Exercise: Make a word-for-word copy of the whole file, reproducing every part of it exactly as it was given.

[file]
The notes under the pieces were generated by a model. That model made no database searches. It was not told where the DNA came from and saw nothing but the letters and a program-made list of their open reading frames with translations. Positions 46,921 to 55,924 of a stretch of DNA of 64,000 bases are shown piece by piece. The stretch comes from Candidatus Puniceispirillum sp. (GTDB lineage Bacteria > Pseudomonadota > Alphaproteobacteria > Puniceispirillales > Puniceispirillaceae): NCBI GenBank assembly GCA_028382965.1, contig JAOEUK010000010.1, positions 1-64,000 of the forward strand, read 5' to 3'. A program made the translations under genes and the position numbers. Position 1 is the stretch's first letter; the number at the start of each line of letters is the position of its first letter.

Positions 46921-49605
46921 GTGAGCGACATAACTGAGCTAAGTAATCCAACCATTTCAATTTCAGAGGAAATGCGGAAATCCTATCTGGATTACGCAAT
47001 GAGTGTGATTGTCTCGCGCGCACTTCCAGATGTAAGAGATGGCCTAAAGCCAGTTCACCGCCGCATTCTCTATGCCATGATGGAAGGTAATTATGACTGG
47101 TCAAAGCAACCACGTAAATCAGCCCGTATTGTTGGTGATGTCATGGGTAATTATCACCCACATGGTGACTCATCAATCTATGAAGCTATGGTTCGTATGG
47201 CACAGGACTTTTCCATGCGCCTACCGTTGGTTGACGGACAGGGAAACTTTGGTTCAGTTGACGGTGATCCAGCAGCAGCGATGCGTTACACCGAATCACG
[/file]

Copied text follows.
The notes under the pieces were generated by a model. That model made no database searches. It was not told where the DNA came from and saw nothing but the letters and a program-made list of their open reading frames with translations. Positions 46,921 to 55,924 of a stretch of DNA of 64,000 bases are shown piece by piece. The stretch comes from Candidatus Puniceispirillum sp. (GTDB lineage Bacteria > Pseudomonadota > Alphaproteobacteria > Puniceispirillales > Puniceispirillaceae): NCBI GenBank assembly GCA_028382965.1, contig JAOEUK010000010.1, positions 1-64,000 of the forward strand, read 5' to 3'. A program made the translations under genes and the position numbers. Position 1 is the stretch's first letter; the number at the start of each line of letters is the position of its first letter.

Positions 46921-49605
46921 GTGAGCGACATAACTGAGCTAAGTAATCCAACCATTTCAATTTCAGAGGAAATGCGGAAATCCTATCTGGATTACGCAAT
47001 GAGTGTGATTGTCTCGCGCGCACTTCCAGATGTAAGAGATGGCCTAAAGCCAGTTCACCGCCGCATTCTCTATGCCATGATGGAAGGTAATTATGACTGG
47101 TCAAAGCAACCACGTAAATCAGCCCGTATTGTTGGTGATGTCATGGGTAATTATCACCCACATGGTGACTCATCAATCTATGAAGCTATGGTTCGTATGG
47201 CACAGGACTTTTCCATGCGCCTACCGTTGGTTGACGGACAGGGAAACTTTGGTTCAGTTGACGGTGATCCAGCAGCAGCGATGCGTTACACCGAATCACG